Bāta Oshā is celebrated in Odisha on the month of Pousha (in between December-January, according to English calendar). It is also known as Danda Pahanra Osha or Yama Osha.
God Yama is the presiding deity in this festival. It is held on the second lunar day of the dark fortnight of pousha in honour of Yama. It is popularly celebrated at Odisha.
This festival is all about worshipping Yama himself, the jolly pot-bellied God in black. On this puja, the ritual fasting is only observed by the mothers. Womens wear the new clothes and do the puja and worship Yama at the junction of three or four roads by praying for the well-being of their husbands and children whenever they travel. Since the worship takes place on the road which means Bāta in Odia language, so the name of this festival is Bāta Oshā. Also a plant named ‘Bajra Muli’ worshipped near pooja’s place. And this plant is used as broom stick when the women sweeping the road.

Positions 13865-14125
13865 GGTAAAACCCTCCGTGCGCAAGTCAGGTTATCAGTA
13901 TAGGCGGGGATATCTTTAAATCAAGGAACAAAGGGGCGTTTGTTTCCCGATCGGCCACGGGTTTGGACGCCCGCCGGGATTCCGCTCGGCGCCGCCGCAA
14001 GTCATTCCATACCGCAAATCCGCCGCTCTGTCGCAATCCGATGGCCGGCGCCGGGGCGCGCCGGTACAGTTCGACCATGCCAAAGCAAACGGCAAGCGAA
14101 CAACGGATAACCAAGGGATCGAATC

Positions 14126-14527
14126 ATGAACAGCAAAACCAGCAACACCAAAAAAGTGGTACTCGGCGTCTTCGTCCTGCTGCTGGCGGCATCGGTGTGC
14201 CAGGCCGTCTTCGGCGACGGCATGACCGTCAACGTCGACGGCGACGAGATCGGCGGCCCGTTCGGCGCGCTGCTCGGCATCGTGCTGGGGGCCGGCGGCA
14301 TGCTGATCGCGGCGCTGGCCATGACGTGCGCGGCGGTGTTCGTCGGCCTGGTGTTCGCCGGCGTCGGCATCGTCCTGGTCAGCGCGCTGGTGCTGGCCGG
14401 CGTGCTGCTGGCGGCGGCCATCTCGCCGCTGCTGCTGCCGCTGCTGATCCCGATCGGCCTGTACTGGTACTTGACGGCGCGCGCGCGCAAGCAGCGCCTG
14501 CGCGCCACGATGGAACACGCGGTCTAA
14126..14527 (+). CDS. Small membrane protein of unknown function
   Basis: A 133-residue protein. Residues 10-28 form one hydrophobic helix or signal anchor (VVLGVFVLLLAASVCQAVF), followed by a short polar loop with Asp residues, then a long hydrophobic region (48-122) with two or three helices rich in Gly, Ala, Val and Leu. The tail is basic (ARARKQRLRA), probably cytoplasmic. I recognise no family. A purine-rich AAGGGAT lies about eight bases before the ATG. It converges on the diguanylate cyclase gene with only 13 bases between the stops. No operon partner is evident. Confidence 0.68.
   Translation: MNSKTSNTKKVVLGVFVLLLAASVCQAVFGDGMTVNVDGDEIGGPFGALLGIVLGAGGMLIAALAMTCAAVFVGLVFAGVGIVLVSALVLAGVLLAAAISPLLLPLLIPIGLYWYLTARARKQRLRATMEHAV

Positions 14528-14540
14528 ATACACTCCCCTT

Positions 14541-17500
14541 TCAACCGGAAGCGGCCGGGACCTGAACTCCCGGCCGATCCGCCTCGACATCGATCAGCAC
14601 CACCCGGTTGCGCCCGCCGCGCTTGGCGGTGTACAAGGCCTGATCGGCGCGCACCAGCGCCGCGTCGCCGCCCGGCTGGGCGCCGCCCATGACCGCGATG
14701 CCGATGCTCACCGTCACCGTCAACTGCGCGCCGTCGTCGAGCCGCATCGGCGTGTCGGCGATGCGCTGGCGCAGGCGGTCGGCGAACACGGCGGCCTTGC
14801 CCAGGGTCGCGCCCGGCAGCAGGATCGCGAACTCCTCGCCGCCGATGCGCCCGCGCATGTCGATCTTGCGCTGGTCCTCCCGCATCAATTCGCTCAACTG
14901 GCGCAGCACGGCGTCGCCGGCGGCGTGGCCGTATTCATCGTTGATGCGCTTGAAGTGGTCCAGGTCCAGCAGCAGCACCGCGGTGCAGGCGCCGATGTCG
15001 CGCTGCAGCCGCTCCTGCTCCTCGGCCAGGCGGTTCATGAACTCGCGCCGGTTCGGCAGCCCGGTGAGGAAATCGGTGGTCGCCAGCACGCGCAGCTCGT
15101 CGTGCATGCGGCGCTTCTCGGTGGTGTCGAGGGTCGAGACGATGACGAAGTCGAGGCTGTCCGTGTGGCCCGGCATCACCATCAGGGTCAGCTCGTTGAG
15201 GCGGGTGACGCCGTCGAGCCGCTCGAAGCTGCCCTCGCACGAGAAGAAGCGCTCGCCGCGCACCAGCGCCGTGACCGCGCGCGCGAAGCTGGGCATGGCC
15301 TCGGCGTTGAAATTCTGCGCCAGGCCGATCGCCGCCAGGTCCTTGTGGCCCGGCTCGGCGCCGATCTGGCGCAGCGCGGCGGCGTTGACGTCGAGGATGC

Woman who don’t have children, she performs a special ritual by spreading her lappet near cow’s tied place (ଗାଈ ଖୁଣ୍ଟ) and took seat there. Then other women (who have children and had taken part on this pooja) starts sweeping to the road by Bajra-Muli plant from pooja’s place to reach the woman. After they reach at cowshed, they give their nates (those dishes which they offered to Yam during the pooja i.e. like Budha-Chakuli) to that woman and that’s in her apron.
And the belief is that, By eating those nates and believing that Yam gave his blessings by the prasad to her, Her life will be filled with children very soon.